With this song, it's right in the name . . . For Dancers Only!  This song is unapologetic with hits and breaks that really makes a dancer realize they can't just do swing outs to this song and not do something more (and its not easy either).  Learning how to dance to this song well requires repeated listening outside of social dancing in order to ingrain the changes into your consciousness. The reward is so great when you finally get it and can hit everything like you're dancing your own choreography.

#8 - Lavender Coffin - Lionel Hampton (140 bpm)

I think this was the first song that I knew the first time I competed in a Jack and Jill Contest.  Dancing to the song gave me a lot of confidence in my dancing because I understood the energy of the song and it has a reasonable tempo.  Not to mention that any song with clapping in the recording has good energy that dancers of any level can pick up on.  What's great about this tune is it's simplicity.  There's not a lot of musical elements to play with, but this song is great for learning restraint (or "dancing before you start dancing"), since the song doesn't really kick in until 47 seconds into the recording.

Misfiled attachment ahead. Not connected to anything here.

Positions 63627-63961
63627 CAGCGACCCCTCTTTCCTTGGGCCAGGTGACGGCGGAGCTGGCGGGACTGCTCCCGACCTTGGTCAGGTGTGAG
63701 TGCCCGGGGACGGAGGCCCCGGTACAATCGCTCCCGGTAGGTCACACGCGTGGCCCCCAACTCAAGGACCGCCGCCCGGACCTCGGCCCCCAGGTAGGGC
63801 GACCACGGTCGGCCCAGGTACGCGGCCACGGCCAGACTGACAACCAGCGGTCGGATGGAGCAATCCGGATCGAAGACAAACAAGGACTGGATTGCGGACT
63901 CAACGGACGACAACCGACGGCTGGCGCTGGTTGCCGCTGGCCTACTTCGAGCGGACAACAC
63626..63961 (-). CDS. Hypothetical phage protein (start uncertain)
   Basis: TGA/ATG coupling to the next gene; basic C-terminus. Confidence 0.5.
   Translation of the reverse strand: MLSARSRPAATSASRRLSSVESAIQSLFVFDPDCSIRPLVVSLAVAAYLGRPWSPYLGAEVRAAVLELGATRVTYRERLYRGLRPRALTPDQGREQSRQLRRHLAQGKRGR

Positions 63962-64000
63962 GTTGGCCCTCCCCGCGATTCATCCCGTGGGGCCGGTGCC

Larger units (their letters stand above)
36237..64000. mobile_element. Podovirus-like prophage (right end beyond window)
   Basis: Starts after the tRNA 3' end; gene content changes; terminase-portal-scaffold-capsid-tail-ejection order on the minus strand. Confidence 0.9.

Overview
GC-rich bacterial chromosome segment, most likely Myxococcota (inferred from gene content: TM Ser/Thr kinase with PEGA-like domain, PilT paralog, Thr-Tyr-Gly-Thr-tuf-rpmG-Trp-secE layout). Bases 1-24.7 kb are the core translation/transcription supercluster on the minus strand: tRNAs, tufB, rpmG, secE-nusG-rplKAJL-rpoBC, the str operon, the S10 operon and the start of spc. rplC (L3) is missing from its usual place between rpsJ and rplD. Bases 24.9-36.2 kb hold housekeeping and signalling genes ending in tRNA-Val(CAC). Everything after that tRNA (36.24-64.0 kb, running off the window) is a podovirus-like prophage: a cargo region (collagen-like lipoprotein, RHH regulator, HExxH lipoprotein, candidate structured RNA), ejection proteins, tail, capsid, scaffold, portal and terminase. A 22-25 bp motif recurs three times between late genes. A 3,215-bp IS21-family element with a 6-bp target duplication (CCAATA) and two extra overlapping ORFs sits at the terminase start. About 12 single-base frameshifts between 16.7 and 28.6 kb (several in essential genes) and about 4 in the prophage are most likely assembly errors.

#7 - Jump Session - Slim Gaillard and Slam Stewart (160 bpm)

This is a great example of how you can have a song that swings, and its not a big band, jump blues, or neo-swing song.  The song's simple feeling and sound strips away all of the bells and whistles of swing music and reveals the core of what we dance to . . . that solid four beat rhythm.  Understanding this and finding the pulse in swing music is essential for progressing as a dancer.   It's also another example of how swing music can be uptempo, yet relaxed and laid back at the same time.

#6 - Watch The Birdie - Roy Eldridge and Anita O'Day (165 bpm)

Ok, yes, this song is annoying to some people, and as my music tastes have refined over the years, I would agree with that opinion, but when I was first learning how to lindy hop, this song was perfect to dancing.  One of the first choreographed lindy routines I ever saw was to this song, and that choreography has always stuck with me.  The breaks in the song are easy to understand and to hit, plus the song has a nice high energy feeling without being too fast.  Plus, how can you knock a song that was in Hellzapoppin' and that Dean Collins danced to?  Every time I dance to this song, I have to do the "Dean Cuddle", a rhythm circle, and switches.  Hooray for nostalgia!

#5 - Love Me or Leave Me - Sammy Davis Jr. (145 bpm)

Not everyone likes scatting in their dance music.  I know I get tired of it in a lot of songs when I'm dancing, but I think this song has just the right amount to make the song fun without being too annoying.  There's also an added nostalgia factor with this song, due to the routine by Kevin and Carla followed by the parody/tribute by Max and Thomas.  I put this song on the list, because this song has an interesting contrast.  It's smooth and laid back, but the brass hits in the song are like punches to the ear drums.  Similar to For Dancers Only, this song doesn't let you just to swing outs, you have to do something more.